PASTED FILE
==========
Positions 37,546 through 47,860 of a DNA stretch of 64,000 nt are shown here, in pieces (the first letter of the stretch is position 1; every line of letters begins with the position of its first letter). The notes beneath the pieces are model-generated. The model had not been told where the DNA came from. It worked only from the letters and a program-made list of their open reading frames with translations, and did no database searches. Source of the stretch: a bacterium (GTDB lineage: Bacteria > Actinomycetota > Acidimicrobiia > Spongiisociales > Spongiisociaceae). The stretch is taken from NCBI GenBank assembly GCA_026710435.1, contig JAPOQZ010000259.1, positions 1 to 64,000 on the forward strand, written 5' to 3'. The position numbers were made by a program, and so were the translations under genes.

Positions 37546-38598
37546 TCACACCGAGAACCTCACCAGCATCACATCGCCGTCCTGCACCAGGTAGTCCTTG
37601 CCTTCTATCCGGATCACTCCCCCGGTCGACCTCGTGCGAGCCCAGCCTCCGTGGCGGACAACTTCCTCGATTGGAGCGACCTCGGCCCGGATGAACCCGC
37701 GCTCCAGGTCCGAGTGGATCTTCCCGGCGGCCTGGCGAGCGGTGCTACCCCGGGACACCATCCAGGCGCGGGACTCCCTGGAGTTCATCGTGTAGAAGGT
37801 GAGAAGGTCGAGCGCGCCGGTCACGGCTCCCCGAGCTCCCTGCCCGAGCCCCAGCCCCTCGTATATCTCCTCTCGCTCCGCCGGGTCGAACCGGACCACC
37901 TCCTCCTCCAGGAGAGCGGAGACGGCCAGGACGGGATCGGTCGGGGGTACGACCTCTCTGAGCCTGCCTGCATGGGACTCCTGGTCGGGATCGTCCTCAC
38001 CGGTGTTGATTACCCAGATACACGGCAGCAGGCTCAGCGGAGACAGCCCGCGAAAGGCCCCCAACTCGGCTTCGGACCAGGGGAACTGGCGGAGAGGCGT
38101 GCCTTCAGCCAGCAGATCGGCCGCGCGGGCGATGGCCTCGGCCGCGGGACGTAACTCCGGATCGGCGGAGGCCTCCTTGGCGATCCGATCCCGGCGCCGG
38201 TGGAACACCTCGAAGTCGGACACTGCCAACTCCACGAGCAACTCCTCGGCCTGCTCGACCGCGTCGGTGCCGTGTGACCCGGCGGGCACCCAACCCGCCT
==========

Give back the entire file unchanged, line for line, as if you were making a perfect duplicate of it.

Positions 37,546 through 47,860 of a DNA stretch of 64,000 nt are shown here, in pieces (the first letter of the stretch is position 1; every line of letters begins with the position of its first letter). The notes beneath the pieces are model-generated. The model had not been told where the DNA came from. It worked only from the letters and a program-made list of their open reading frames with translations, and did no database searches. Source of the stretch: a bacterium (GTDB lineage: Bacteria > Actinomycetota > Acidimicrobiia > Spongiisociales > Spongiisociaceae). The stretch is taken from NCBI GenBank assembly GCA_026710435.1, contig JAPOQZ010000259.1, positions 1 to 64,000 on the forward strand, written 5' to 3'. The position numbers were made by a program, and so were the translations under genes.

Positions 37546-38598
37546 TCACACCGAGAACCTCACCAGCATCACATCGCCGTCCTGCACCAGGTAGTCCTTG
37601 CCTTCTATCCGGATCACTCCCCCGGTCGACCTCGTGCGAGCCCAGCCTCCGTGGCGGACAACTTCCTCGATTGGAGCGACCTCGGCCCGGATGAACCCGC
37701 GCTCCAGGTCCGAGTGGATCTTCCCGGCGGCCTGGCGAGCGGTGCTACCCCGGGACACCATCCAGGCGCGGGACTCCCTGGAGTTCATCGTGTAGAAGGT
37801 GAGAAGGTCGAGCGCGCCGGTCACGGCTCCCCGAGCTCCCTGCCCGAGCCCCAGCCCCTCGTATATCTCCTCTCGCTCCGCCGGGTCGAACCGGACCACC
37901 TCCTCCTCCAGGAGAGCGGAGACGGCCAGGACGGGATCGGTCGGGGGTACGACCTCTCTGAGCCTGCCTGCATGGGACTCCTGGTCGGGATCGTCCTCAC
38001 CGGTGTTGATTACCCAGATACACGGCAGCAGGCTCAGCGGAGACAGCCCGCGAAAGGCCCCCAACTCGGCTTCGGACCAGGGGAACTGGCGGAGAGGCGT
38101 GCCTTCAGCCAGCAGATCGGCCGCGCGGGCGATGGCCTCGGCCGCGGGACGTAACTCCGGATCGGCGGAGGCCTCCTTGGCGATCCGATCCCGGCGCCGG
38201 TGGAACACCTCGAAGTCGGACACTGCCAACTCCACGAGCAACTCCTCGGCCTGCTCGACCGCGTCGGTGCCGTGTGACCCGGCGGGCACCCAACCCGCCT